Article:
Retirement Outlook

Over the last few months, we have seen some changes to the outlook for people who are about to retire, and those who have retired.

Are annuities attractive now?

We have seen further improvements in annuity rates and rates are now attractive in some circumstances. On 11th August 2023, the best annuity rate for a joint life annuity, increasing in line with inflation, for a man and woman aged 66, was 3.8% (the annuity would not reduce on first death, but stop on second death. Rates are for healthy lives, who do not smoke). Interestingly, life expectancy for a 66 year old woman is 21 years, and 19 years for a man. There is still only a handful of companies in the annuity market – new entrants would create more competition, but there is very little evidence of new entrants into this market.

Deposit interest rates

Higher interest rates have been feeding through and interest rates for deposit accounts are higher than they have been for many years. The best interest rates for one-year fixed term deposits are now around 6%, whilst the best immediate access, variable rate accounts pay interest of around 4.8% (1). The larger banks seem reluctant to increase interest rates on deposit accounts (the best one year fixed term deposit account offered by one of the larger High Street banks (2) was from Halifax, paying a rate of 5.18%, and the best easy access account offered by one of the larger High Street banks was from Halifax, paying a rate of 4.2% (1).

Analysis by Fidelity International tells us that the market is expecting Bank of England base rate to rise to 5.70% from the current 5.25% before it starts to decline. Markets have been fairly poor at predicting the direction of UK interest rates, but it does seem likely that rates will continue to rise in the short term.

Investments and Residential Property

The outlook for investment markets remains uncertain, which is the usual state of investment markets! This uncertainty is one of the reasons why investors tend to benefit from higher returns in the long run, and our view remains that patience is a key personality trait for successful investors. At the last couple of investment committee meetings, we have reviewed the main assets we recommend to our clients, and we have not recommended any changes. Our view remains that a combination of shares, fixed interest stock, property and cash will continue to serve most investors well for the long-term.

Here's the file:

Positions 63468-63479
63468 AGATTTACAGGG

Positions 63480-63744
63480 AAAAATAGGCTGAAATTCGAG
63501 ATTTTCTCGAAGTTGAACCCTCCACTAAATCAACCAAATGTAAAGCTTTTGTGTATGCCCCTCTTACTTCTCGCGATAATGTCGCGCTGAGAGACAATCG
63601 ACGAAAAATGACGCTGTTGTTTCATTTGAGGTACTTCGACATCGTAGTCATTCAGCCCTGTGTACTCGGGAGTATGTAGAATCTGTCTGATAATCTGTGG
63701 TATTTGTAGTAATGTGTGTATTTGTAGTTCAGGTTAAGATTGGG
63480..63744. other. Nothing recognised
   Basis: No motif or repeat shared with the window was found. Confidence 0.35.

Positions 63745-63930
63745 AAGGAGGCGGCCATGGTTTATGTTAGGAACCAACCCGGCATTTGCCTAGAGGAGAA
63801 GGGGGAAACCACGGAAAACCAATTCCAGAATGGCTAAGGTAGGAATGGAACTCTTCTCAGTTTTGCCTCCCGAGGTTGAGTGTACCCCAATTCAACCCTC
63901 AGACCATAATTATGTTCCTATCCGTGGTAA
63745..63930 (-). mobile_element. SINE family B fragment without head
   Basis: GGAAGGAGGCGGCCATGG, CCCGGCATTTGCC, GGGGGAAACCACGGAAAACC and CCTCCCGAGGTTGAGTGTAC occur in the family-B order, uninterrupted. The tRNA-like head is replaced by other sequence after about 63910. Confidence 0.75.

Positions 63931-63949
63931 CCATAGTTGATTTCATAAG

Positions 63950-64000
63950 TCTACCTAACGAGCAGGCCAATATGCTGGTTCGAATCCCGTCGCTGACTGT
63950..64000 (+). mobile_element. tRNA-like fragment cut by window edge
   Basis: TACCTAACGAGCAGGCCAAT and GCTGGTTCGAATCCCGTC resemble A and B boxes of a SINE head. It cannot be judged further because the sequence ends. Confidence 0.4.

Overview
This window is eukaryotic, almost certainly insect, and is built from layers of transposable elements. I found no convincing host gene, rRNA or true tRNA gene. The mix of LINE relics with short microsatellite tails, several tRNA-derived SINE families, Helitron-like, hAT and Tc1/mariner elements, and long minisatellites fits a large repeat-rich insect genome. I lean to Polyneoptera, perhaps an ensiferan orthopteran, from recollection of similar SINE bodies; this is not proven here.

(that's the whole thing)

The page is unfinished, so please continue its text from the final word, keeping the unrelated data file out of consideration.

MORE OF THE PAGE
Analysts have been reporting some fairly minor falls in the values of UK residential property; the falls in value seem to be much smaller than the increases in 2022. It seems likely that the uncertainty in this market will continue for the foreseeable future. There is a risk that the Bank of England’s only tool to reduce inflation (increasing interest rates) will result in further reductions in value. My concern is that the proportion of households with a mortgage is lower than it has been for the last twenty years, and most mortgages are on a fixed rate. This means that there is a greater risk that the Bank may make a policy mistake – resulting in a greater slowdown in the economy than intended. However, in the long run, it does appear that very little has been done to address the excess of demand over supply in the UK housing market, and this should continue to be a positive for residential property.